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Bigelf
Into the Maelstrom

Company: Inside Out
Release: 2014
Genre: Hard Rock
Reviewer: Vinaya

  • A greater sense of purpose



  • When these eccentric, semi-progressive, semi-metal merchants first came to my attention via England's Classic Rock magazine, I was definitely not sold on them. Frontman Damon Fox was one of those guys who, in just about every photo of them I saw, just gave off the overwhelming impression that the music played second fiddle in his world to his fairly ridiculous top hat-centered image. Samplings of the band's music I heard at the time didn't help to dispel that prejudice either, with my impression being that the band were musically competent but ultimately pretty unremarkable. The fact that half of the band's last lineup has been replaced, with displaced Dream Theater drummer Mike Portnoy joining on a session basis, seemed like it could be a mixed blessing. But for whatever reason, I'm liking this album much more than past Bigelf material I've heard.

    Not sure what did the trick, but I'm finding much of this album a pleasant surprise. Opener "The Incredible Time Machine" sports a rather cheesy title and ridiculously dramatized repetition of the title words (and little else) on the chorus, but even that somehow doesn't bother me all that much. Fox still sounds a bit pretentious in places, with his somewhat nasal falsetto being used in a slightly annoying fashion on songs like "Alien Frequency," and everything still has a touch of the ridiculous that has always seemed to be a key element of this band. This time, however, I get this vague sense of there being a greater sense of purpose to the theatricality, nasal vocals and other eccentricities of the band--they come across as something with substance, rather than mere gimmicks.

    With a monster percussion technician like Portnoy on board, listeners could understandably come to expect this album to boast a greater amount of musical flare and flash. And while it's far from math metal territory, there does seem to be a little more verve to the music--not necessarily increased technicality, but rather a subtle but significant upping of the ante in terms of composition and the amount of effort that seems to have been put into the songs and the playing. I mean, "Mr. Harry McQuhae" definitely has more Bowie than Black Clouds and Silver Linings, but there is a bit of melodic exoticism in the song's middle section that reminds me of Led Zeppelin's "Kashmir."

    Overall, the addition of Portnoy (and new guitarist Luis Maldonato) doesn't seem to have changed Bigelf's musical agenda, but something, perhaps one or both of these personnel changes, seems to have added new creative life to an act that previously struck me as something of a novelty. Maybe it's just the fact that I didn't have a favorable first impression of the band, but this album does seem to show something of a rejuvenation, perhaps driven by a new-found sense of purpose. (Possibly relevant note: Fox had apparently considered calling it quits until talking to Portnoy, who had recently undergone a very public and dramatic split with Dream Theater.)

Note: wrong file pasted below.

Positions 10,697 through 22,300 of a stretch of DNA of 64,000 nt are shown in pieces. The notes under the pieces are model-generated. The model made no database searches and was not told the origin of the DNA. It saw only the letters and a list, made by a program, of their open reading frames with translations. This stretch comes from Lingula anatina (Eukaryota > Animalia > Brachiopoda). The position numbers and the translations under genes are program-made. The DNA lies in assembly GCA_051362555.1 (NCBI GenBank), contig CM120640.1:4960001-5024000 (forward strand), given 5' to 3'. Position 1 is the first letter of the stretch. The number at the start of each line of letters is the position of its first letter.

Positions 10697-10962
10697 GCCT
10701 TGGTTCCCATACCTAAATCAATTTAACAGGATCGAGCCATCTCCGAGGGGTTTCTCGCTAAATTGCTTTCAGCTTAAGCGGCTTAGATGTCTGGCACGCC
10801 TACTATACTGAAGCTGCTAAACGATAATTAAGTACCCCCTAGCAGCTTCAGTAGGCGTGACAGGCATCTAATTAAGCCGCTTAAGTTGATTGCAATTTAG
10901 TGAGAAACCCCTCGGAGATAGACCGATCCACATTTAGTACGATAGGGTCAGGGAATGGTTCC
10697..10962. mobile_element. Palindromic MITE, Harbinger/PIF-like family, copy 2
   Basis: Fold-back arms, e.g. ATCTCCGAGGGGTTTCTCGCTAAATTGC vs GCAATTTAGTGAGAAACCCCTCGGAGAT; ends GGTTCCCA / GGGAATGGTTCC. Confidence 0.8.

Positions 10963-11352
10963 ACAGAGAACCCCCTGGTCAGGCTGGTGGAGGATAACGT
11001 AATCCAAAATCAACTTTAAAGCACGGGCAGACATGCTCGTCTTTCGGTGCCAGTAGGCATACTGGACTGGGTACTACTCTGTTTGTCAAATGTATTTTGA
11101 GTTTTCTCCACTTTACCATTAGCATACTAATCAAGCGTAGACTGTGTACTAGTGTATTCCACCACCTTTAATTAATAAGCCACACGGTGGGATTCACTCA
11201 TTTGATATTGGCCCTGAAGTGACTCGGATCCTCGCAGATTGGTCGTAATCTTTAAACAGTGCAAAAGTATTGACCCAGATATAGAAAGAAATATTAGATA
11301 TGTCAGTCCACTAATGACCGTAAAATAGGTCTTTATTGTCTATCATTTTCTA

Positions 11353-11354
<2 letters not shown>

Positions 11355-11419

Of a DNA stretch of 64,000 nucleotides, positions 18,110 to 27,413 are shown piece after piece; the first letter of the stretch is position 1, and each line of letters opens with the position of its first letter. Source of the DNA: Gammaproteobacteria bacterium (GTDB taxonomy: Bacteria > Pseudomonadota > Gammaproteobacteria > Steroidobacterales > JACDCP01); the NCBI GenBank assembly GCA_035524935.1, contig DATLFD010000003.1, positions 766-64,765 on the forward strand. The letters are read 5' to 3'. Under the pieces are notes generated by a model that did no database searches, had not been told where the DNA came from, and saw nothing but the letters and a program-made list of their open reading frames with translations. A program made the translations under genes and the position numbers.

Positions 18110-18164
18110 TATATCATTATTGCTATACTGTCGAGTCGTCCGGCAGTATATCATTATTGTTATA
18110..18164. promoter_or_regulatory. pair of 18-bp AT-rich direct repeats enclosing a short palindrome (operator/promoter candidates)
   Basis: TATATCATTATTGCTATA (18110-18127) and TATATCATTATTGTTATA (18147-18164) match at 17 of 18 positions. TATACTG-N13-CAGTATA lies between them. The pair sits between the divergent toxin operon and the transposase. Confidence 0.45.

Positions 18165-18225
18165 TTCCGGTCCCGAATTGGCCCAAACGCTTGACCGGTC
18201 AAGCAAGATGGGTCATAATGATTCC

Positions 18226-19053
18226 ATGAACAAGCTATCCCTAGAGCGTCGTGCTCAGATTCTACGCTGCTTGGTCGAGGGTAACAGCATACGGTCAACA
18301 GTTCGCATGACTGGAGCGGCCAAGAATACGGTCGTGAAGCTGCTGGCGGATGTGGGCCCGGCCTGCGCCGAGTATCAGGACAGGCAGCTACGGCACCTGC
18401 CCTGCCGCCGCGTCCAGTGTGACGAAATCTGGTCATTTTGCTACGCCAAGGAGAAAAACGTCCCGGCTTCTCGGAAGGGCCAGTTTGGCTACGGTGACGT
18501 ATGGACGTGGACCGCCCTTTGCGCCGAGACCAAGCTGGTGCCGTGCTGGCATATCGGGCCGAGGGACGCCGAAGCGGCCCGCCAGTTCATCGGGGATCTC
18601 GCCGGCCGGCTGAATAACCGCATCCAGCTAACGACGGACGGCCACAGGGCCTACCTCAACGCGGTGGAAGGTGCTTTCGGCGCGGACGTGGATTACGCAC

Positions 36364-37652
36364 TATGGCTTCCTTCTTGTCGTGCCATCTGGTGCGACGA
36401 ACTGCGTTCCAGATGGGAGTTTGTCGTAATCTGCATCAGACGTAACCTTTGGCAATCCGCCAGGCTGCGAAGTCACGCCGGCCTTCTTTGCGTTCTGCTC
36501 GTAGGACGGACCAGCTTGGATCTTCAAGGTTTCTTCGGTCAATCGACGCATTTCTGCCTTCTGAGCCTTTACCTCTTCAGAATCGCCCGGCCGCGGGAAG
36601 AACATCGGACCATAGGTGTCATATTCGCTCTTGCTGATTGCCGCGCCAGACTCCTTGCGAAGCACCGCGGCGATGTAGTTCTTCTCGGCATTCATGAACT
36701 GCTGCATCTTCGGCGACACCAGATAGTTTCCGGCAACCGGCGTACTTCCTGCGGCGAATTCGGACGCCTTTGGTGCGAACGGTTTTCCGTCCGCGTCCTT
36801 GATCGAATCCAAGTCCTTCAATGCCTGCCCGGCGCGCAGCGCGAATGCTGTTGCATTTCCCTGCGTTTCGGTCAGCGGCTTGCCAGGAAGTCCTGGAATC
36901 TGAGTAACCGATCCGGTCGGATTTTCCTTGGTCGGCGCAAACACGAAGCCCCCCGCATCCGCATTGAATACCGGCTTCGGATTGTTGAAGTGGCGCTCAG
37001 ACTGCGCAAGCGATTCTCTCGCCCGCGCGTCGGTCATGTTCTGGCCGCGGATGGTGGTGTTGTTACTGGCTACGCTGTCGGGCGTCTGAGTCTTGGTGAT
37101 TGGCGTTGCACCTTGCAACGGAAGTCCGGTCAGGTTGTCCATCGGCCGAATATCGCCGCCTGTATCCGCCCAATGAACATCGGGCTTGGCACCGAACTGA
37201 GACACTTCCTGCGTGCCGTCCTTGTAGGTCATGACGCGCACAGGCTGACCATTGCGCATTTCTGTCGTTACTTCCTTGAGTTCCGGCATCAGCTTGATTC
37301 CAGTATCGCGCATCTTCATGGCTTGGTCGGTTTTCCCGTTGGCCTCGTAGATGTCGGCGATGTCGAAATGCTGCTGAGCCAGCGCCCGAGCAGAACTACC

About this Writer:
    Vinaya Saksena // Vinaya is either a writer who dabbles in guitar playing, or a guitar player who dabbles in writing. A Maximum Metal staffer since 2004, he has also served as a reporter for several newspapers in Rhode Island and Massachusetts. Although his obsession with music is such that it does not allow time for much else by way of hobbies, he also enjoys traveling, trivia, photography, British comedy and the occasional A-Team re-run.

    Maximum Metal Rating Legend - Click for Full Details
    5 Excellent - Buy it and say a prayer to the metal gods that you were tuned on to this masterpiece. A classic.
    4-4.5 Great - Almost perfect records but there's probably a clunker or a lacking somewhere to keep it from perfection. You won't feel bad about dropping some bones on these.
    3.5 Good - Most of the record is good, but there may be some filler. This is the OK range where you'd search for the record on sale or used.
    3 Average - Some good songs, some bad ones at about a half/half ratio. Could show skills but be dull overall. Redeeming qualities for indy bands are effort and passion. Majors that don't try or suck outright end up here.
    2-2.5 Fair - Worth a listen, but best obtained by collectors. There is much better metal out there.
    1-1.5 Bad - Major problems with music, lyrics, production, etc.
    0 Terrible or an otherwise waste of your life and time.

    Note: Reviews are graded from 0-5, anything higher or not showing is from our old style. Scores, however, do not reveal the important features. The written review that accompanies the ratings is the best source of information regarding the music on our site. Reviewing is opinionated, not a qualitative science, so scores are personal to the reviewer and could reflect anything from being technically brilliant to gloriously cheesy fun.

    Demos and independent releases get some slack since the bands are often spent broke supporting themselves and trying to improve. Major releases usually have big financial backing, so they may be judged by a heavier hand. All scores can be eventually adjusted up or down by comparison of subsequent releases by the same band. We attempt to keep biases out of reviews and be advocates of the consumer without the undo influence of any band, label, management, promoter, etc.

    The best way to determine how much you may like certain music is to listen to it yourself.



    ALL FULL REVIEWS FOR: BIGELF
    CD
    TITLE BAND
    DOR
    REVIEWER DATE
    Into the MaelstromBigelf
    2014
    Vinaya Saksena5/12/2014


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